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Canada warns ADHD drug takers over "psychiatric events"

Monday, September 25, 2006 by: Ben Kage
Tags: ADHD, bad medicine, ADHD drugs

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(NewsTarget) In the wake of two dozen reported cases of mood, personality and psychological reactions that may be linked to ADHD drugs -- including agitation, hallucinations and three suicides -- Health Canada is revising it's prescribing and patient information for all such drugs in the country, considering adding "potential for psychiatric adverse events" to the warning labels.

Up to 5 percent of Canadian children are thought to have attention deficit hyperactivity disorder, a neurobiological condition diagnosed when children (and some adults) show signs of impulsive behavior, inability to focus, hyperactivity, and trouble with social interaction. Statistics show that more than 2 million prescriptions for ADHD drugs were written in Canada last year.

The review of the drugs and labeling should be completed by December, according to Health Canada spokesperson Paul Duchesne on Thursday.

"Canadians taking ADHD medication should consult with their doctor if they have any questions or concerns," he said, adding that patients should never discontinue their ADHD medication without consulting their doctor first.

Many in the field of psychology and child psychology have risen to defend the ADHD medications. Dr. Umesh Jain, head of the Canadian ADHD Resource Alliance, said a message of caution and prudence is nothing new.

"When medications are diverted and abused, they are potentially at risk for developing hallucinations, delusional beliefs, et cetera," added Jain, who works at the Center for Addiction and Mental Health and Toronto's Hospital for Sick Children. Jain also noted that the new ADHD medications are long-lasting, once-a-day medications that have "low diversion potential."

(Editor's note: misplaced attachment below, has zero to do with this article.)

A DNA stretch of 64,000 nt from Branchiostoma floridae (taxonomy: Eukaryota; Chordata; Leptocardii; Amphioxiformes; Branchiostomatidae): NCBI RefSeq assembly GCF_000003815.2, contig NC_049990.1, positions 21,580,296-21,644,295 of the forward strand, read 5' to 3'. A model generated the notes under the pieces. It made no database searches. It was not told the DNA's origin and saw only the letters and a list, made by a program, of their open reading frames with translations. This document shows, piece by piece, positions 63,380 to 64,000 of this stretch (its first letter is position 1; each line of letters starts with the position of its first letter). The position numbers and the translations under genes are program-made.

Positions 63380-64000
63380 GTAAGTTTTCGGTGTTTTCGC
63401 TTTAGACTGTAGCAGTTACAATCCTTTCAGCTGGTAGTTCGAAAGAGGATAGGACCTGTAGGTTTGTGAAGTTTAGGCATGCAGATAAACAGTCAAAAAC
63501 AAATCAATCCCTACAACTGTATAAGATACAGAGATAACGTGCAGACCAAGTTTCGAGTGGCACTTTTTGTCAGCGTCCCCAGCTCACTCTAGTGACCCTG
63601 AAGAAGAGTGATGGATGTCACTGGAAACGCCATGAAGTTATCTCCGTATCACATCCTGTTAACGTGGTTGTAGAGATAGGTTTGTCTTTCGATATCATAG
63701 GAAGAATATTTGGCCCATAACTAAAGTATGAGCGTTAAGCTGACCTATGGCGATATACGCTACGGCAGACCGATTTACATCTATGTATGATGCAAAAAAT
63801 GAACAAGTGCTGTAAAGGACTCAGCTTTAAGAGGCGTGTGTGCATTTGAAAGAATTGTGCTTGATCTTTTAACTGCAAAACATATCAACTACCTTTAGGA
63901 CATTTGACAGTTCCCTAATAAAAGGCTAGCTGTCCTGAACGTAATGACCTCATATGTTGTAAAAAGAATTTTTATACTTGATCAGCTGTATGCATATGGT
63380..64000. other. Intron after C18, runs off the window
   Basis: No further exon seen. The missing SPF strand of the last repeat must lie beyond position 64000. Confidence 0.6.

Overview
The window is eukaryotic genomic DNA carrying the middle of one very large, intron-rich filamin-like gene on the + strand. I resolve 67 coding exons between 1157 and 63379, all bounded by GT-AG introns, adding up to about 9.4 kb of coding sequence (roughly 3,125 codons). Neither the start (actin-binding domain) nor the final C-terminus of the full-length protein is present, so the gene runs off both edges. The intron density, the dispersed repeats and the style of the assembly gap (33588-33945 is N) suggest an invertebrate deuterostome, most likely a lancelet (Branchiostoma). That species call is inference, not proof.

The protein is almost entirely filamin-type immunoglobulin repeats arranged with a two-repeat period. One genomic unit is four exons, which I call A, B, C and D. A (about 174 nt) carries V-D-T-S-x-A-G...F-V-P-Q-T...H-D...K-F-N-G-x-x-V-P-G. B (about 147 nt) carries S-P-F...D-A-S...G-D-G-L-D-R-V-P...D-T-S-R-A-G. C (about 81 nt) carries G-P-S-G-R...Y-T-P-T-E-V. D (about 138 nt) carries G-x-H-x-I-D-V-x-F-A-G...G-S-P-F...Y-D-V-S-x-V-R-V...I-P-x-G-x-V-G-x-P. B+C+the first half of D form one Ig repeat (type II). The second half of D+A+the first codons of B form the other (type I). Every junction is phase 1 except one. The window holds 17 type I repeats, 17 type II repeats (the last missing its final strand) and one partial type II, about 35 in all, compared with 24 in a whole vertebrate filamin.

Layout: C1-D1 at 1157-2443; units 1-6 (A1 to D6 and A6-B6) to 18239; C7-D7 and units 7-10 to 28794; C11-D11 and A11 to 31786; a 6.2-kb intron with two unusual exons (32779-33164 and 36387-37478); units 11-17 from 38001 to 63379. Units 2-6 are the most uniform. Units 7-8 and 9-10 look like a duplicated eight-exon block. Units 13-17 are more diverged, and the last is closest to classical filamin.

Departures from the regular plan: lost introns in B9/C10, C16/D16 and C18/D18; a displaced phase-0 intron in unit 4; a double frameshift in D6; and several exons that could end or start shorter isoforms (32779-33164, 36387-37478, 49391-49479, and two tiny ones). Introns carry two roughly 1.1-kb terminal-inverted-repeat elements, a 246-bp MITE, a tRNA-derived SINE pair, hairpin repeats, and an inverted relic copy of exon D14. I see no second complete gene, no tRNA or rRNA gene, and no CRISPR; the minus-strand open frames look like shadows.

"If you were somebody who was going to use an excess amount, well beyond that of the range of the ADHD profile, yeah, they can potentially cause those problems," Jain said, adding that Health Canada's caution in alerting the population about all potential risks is partly because the medications are so widely used, but feared it may cause some patients and parents to worry needlessly.

However, since this is the second revision to ADHD drugs patient information this year -- the first in May warning about the heart-related risks associated with ADHD drugs -- critics of the medicines feel these revisions should be the first step in banning them.

"ADHD drugs are psychotropic substances that pose real dangers to the mental health of both children and adults," said Mike Adams, a natural health author and critic of the overmedication of children. "Even worse, the drugs are routinely prescribed for a so-called disease that is entirely fictitious. It was invented, promoted and sold to the public as a problem needing a chemical solution that just happened to be offered by powerful drug companies."


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